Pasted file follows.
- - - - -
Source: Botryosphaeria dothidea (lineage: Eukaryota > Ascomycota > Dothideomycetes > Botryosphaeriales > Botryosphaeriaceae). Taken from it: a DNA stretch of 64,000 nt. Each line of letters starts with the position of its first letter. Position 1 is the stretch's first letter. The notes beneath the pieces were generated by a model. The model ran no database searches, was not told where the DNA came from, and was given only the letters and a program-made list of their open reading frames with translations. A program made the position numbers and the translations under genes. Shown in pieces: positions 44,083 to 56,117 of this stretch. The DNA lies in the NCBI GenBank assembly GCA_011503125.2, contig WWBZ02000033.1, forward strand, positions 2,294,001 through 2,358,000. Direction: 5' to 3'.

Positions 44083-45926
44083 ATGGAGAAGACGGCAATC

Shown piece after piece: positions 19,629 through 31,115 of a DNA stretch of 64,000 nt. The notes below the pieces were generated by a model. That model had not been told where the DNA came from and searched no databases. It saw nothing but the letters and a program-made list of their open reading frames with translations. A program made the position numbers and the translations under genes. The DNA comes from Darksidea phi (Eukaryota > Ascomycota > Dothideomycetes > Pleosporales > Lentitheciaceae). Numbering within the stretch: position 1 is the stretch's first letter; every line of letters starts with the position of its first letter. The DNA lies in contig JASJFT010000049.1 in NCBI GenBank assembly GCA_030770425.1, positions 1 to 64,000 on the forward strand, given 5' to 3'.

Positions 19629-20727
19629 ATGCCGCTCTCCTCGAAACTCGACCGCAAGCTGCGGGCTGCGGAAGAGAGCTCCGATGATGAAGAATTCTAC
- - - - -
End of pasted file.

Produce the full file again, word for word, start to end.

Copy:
Source: Botryosphaeria dothidea (lineage: Eukaryota > Ascomycota > Dothideomycetes > Botryosphaeriales > Botryosphaeriaceae). Taken from it: a DNA stretch of 64,000 nt. Each line of letters starts with the position of its first letter. Position 1 is the stretch's first letter. The notes beneath the pieces were generated by a model. The model ran no database searches, was not told where the DNA came from, and was given only the letters and a program-made list of their open reading frames with translations. A program made the position numbers and the translations under genes. Shown in pieces: positions 44,083 to 56,117 of this stretch. The DNA lies in the NCBI GenBank assembly GCA_011503125.2, contig WWBZ02000033.1, forward strand, positions 2,294,001 through 2,358,000. Direction: 5' to 3'.

Positions 44083-45926
44083 ATGGAGAAGACGGCAATC

Shown piece after piece: positions 19,629 through 31,115 of a DNA stretch of 64,000 nt. The notes below the pieces were generated by a model. That model had not been told where the DNA came from and searched no databases. It saw nothing but the letters and a program-made list of their open reading frames with translations. A program made the position numbers and the translations under genes. The DNA comes from Darksidea phi (Eukaryota > Ascomycota > Dothideomycetes > Pleosporales > Lentitheciaceae). Numbering within the stretch: position 1 is the stretch's first letter; every line of letters starts with the position of its first letter. The DNA lies in contig JASJFT010000049.1 in NCBI GenBank assembly GCA_030770425.1, positions 1 to 64,000 on the forward strand, given 5' to 3'.

Positions 19629-20727
19629 ATGCCGCTCTCCTCGAAACTCGACCGCAAGCTGCGGGCTGCGGAAGAGAGCTCCGATGATGAAGAATTCTAC